Xen.org, the open source community behind the leading IaaS cloud computing hypervisor finally made a bold move today by stepping up to the plate of delivering a complete open source virtual infrastructure for cloud platforms. Prior to this release, Xen.org had been content to manage and maintain the core Xen hypervisor and let its partners all build solutions around it. The problem with this approach was that while the hypervisor itself was compatible between these solutions the infrastructure and how you managed it were not. Compatibility at these higher layers is what is necessary for the Xen community to attract an ecosystem of ISVs and end customers – no one wants to have to tune their software for each and every Xen variant. Now Xen.org is delivering a complete product that IaaS clouds can more easily deploy, Linux distributions can deliver and that end customers can install knowing that storage, deployment, monitoring, reporting, policy-based automation and most other management tasks are consistently executed. This also makes Xen plus Eucalyptus a more complete cloud-in-a-box, open source solution.
Xen.org even went so far as to make the official Linux kernel the domain 0 for this solution, addressing a contentious point that rival hypervisor KVM had raised as its differentiator. Xen.org vendor partners can still choose to leverage just the hypervisor for integration with their own infrastructure and OS kernel technologies (as Sun has done with xVM) but there will be diminishing value in doing so with products aimed at the mainstream market, as compatibility will be broken at these higher levels. Oracle is one worth watching as its OracleVM uses Xen plus Oracle Unbreakable Linux, which is based on Red Hat Enterprise Linux server. Red Hat is unlikely to add the full Xen infrastructure as it has shifted to KVM as its strategic hypervisor. Could this be the opening Oracle has been waiting for to break away from Red Hat with its Linux (Is Unbreakable SuSE on the horizon)?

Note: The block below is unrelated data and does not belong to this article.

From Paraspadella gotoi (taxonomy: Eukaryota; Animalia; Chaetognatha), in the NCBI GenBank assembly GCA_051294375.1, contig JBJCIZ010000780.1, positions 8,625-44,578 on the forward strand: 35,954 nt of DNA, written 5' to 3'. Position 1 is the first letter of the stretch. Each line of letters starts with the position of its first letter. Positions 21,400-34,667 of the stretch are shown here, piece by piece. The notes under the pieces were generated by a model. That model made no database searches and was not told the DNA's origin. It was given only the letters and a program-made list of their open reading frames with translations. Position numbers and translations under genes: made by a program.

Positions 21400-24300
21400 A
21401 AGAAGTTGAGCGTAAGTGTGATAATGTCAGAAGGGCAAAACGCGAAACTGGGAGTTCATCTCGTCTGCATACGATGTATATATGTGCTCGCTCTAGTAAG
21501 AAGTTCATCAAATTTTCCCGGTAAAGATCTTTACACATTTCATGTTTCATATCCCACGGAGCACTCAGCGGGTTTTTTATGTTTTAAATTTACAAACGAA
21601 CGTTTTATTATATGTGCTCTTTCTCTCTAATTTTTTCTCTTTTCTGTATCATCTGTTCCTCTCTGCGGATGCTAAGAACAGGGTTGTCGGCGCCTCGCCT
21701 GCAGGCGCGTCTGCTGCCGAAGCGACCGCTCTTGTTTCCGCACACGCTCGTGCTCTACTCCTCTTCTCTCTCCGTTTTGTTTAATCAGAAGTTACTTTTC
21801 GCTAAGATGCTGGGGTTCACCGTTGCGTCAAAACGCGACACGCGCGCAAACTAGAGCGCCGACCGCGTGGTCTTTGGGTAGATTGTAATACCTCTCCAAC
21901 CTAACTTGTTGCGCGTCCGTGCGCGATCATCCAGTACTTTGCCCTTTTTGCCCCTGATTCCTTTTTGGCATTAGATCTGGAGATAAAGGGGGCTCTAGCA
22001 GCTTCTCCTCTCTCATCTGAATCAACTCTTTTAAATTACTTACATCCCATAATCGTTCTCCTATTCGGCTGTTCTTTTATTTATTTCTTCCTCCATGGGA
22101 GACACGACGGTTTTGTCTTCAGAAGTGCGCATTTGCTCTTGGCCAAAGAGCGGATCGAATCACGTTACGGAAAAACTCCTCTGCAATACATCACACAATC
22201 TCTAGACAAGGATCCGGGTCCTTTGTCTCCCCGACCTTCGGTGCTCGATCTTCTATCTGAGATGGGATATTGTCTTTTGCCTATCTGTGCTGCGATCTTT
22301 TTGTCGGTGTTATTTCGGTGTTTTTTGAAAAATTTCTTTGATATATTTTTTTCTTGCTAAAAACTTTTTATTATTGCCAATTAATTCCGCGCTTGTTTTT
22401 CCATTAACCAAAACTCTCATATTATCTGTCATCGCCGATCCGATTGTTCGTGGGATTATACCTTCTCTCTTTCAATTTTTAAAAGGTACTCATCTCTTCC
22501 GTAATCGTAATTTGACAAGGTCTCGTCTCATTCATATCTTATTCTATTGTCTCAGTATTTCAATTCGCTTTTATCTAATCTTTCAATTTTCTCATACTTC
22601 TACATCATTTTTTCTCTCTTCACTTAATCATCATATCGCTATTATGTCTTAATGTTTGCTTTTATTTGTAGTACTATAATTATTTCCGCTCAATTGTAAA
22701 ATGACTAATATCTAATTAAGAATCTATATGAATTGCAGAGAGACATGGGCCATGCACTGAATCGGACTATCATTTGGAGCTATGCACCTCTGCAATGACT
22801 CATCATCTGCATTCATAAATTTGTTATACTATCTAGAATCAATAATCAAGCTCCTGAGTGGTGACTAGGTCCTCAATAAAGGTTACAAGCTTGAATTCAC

Clearly this move benefits Citrix’ aims as well. The company carrying the Xen.org flag will be contributing all its cloud-relevant technologies to this open source project including its StorageLink, virtual switch, virtual appliance, and VMware-to-Xen VM conversion (Project Kensho) technologies. Many early IaaS cloud leaders have their own solutions in these areas but are likely to welcome this IP so they don’t have to maintain their unique solutions long term.
Hopefully with this move the days of cloud incompatibility, at least between Xen-based clouds, will come to an end just a bit sooner.
By James Staten
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